Gender-Swapping Grammar Lessons
A Chrome app called Jailbreak the Patriarchy switches gendered words and makes for an eye-opening experience.
This app has inspired me to go a little further to see how the world looks when gender changes. So I’ve spiced it up by changing gendered names, etc., too.
“I Kissed A Boy (And I Liked It)” (male singer, of course)
I kissed a boy and I liked it,
the taste of his cherry chapstick.
I kissed a boy just to try it,
I hope my girlfriend don’t mind it.
It felt so wrong,
it felt so right.
Don’t mean I’m in love tonight.
I kissed a boy and I liked it.
Or how about this headline:
Women Fall For Facebook Scams More Than Men (especially when confronted by a scantily clad male “friend”)
Or, Gina Carey gender swapped book blurbs on her blog. Here’s a sample:
THE COLOR PURPLE: Chucky is a poor black man whose letters tell the story of 20 years of his life, beginning at age 14 when he is being abused and raped by his mother and attempting to protect his brother from the same fate, and continuing over the course of his marriage to “Ma’am,” a brutal woman who terrorizes him.
PRIDE AND PREJUDICE: It is a truth universally acknowledged, that a single woman in possession of a good fortune must be in want of a husband.
LITTLE MEN: Meet the March brothers: the talented sissy Joe, the beautiful Mark, the frail Bobby, and the spoiled Timmy, as they pass through the years between boyhood and manhood. A lively portrait of growing up in the 19th century with lasting vitality and enduring charm.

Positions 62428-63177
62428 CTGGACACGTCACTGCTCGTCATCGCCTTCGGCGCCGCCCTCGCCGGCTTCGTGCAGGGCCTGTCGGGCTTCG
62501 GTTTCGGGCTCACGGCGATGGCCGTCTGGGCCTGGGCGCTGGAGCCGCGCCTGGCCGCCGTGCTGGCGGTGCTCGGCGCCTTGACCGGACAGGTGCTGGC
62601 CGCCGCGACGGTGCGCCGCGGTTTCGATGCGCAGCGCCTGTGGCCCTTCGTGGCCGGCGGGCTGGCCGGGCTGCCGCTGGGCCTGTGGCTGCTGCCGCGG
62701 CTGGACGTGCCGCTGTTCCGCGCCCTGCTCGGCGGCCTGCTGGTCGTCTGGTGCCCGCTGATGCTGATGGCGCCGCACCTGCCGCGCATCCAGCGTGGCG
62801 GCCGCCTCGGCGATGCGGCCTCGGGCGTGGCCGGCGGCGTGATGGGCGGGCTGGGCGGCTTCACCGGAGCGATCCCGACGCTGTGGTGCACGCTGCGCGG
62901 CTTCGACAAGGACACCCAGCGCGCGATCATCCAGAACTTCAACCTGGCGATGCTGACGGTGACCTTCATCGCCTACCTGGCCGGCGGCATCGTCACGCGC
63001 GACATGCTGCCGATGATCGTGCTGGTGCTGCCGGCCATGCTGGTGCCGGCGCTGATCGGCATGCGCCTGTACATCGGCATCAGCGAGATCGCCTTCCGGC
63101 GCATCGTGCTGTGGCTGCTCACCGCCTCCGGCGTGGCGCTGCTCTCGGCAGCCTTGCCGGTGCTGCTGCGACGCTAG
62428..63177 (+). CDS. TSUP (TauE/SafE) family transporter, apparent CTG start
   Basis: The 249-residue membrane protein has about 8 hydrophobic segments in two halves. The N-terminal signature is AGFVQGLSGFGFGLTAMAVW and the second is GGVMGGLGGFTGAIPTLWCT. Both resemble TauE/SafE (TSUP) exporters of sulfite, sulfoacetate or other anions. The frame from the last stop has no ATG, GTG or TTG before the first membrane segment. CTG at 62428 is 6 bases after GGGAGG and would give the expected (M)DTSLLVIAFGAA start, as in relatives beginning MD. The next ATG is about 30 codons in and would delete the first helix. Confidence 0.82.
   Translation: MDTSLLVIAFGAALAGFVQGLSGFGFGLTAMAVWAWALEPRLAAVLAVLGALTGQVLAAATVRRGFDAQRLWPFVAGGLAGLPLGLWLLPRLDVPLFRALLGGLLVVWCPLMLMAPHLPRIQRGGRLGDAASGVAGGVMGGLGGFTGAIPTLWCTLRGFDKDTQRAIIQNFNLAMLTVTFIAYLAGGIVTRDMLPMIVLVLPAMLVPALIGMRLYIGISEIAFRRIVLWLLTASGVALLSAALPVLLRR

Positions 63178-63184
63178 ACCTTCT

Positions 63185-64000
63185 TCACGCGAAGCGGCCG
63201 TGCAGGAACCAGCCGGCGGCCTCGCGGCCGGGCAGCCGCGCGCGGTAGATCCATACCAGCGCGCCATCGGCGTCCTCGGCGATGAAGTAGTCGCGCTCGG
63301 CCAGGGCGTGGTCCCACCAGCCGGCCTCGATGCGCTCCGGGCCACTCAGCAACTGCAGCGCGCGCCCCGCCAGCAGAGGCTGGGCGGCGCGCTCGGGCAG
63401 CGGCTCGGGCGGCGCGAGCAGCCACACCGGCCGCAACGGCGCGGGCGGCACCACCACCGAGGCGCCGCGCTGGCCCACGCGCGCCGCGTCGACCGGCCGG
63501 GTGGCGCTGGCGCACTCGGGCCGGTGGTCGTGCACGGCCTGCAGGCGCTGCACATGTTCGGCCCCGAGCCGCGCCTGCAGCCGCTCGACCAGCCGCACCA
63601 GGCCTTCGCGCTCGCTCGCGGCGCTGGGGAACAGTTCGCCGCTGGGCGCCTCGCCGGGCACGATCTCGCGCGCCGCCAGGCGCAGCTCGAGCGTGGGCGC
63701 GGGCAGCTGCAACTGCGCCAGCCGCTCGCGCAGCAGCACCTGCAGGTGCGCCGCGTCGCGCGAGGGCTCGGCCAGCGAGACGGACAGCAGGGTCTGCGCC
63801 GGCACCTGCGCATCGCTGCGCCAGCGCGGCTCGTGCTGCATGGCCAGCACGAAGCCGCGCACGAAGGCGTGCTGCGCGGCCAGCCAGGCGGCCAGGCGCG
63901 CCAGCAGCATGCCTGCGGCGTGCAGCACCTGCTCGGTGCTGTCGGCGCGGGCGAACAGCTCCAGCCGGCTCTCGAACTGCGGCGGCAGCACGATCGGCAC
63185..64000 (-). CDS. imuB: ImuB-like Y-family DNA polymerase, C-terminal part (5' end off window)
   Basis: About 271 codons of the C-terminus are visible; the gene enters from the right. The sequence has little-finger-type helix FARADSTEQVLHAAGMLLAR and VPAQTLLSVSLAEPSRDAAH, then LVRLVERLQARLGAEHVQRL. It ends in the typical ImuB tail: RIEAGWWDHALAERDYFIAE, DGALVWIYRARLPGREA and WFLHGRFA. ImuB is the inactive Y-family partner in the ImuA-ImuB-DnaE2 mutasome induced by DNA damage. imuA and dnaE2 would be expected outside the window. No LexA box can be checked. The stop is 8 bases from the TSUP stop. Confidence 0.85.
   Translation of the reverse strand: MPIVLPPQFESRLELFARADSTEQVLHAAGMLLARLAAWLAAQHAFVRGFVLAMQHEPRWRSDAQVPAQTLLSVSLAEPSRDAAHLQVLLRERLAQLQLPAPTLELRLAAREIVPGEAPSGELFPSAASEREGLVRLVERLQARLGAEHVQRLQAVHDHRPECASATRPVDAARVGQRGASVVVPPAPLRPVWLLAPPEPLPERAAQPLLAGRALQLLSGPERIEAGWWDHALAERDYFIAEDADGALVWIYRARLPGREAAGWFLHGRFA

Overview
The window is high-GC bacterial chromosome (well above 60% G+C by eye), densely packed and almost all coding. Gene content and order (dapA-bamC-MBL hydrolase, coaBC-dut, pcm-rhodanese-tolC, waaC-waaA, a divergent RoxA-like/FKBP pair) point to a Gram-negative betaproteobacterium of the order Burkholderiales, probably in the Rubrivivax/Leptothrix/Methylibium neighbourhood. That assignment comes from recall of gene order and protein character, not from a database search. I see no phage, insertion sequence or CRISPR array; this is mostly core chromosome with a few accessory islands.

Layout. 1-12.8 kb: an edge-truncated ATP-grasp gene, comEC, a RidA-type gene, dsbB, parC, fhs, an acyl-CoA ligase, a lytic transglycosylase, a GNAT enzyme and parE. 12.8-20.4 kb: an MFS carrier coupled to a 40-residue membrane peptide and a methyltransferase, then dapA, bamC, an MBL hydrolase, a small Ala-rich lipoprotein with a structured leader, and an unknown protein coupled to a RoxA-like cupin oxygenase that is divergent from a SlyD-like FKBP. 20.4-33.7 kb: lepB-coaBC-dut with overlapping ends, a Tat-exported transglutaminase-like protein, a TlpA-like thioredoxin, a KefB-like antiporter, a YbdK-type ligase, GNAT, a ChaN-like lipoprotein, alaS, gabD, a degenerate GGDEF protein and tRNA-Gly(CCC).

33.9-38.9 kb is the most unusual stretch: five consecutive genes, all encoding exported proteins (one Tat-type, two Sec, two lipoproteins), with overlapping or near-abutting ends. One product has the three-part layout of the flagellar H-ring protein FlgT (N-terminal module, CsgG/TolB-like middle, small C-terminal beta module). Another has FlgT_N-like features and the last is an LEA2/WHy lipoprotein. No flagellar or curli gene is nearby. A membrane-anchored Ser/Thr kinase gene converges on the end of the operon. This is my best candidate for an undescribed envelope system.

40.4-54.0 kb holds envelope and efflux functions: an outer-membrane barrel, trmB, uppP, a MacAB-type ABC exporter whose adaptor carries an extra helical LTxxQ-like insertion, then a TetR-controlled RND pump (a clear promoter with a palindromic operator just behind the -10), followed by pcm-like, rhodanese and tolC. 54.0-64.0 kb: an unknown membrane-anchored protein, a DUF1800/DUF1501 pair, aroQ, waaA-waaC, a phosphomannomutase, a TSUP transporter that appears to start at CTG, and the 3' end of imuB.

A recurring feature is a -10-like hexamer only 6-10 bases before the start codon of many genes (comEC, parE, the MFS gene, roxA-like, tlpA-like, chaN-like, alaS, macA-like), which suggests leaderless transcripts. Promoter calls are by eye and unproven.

LOLITO: Hannah Humbert is a middle-aged, fastidious college professor. She also likes little boys. And none more so than Lolito, who she’ll do anything to possess. Is she in love or insane? A silver-tongued poet or a pervert? A tortured soul or a monster? Or is she all of these?
LOVE IN THE TIME OF CHOLERA: …As Florentina Ariza rises in her business career she whiles away the years in 622 affairs–yet she reserves her heart for Fermino.
Traditionally, Kassena-Nankana men are not involved in everyday decision making, even about household matters. But the born-again men were forming committees, making speeches and organizing outings, fund-raisers and other activities. Tradition in Kassena-Nankana also forbids men to communicate with ancestors and other spiritual beings; only women can do that. But the Christian men were speaking directly to Jesus about their problems. She was, many of them may have felt, the first woman ever to listen.
And from Cosmo’s “The Hottest Things to Do During Halftime”:
Whether you’re a legit fan or just enjoy watching jacked girls run around in skin-tight pants, we’re psyched for football season. And to make this Sunday’s big game a little more fun, we asked women to tell us what they’d love a man to do at halftime. No surprise here — their answers all involved sex, nachos, and you in practically nothing.
Her Halftime Fantasy: “That he’ll sit next to me in a jersey and matching panties.”
And what if you need to read something on the web exactly as it was written? Why you can simply hit a key that will Jailbreak the Patriarchy to return to the world as we know it.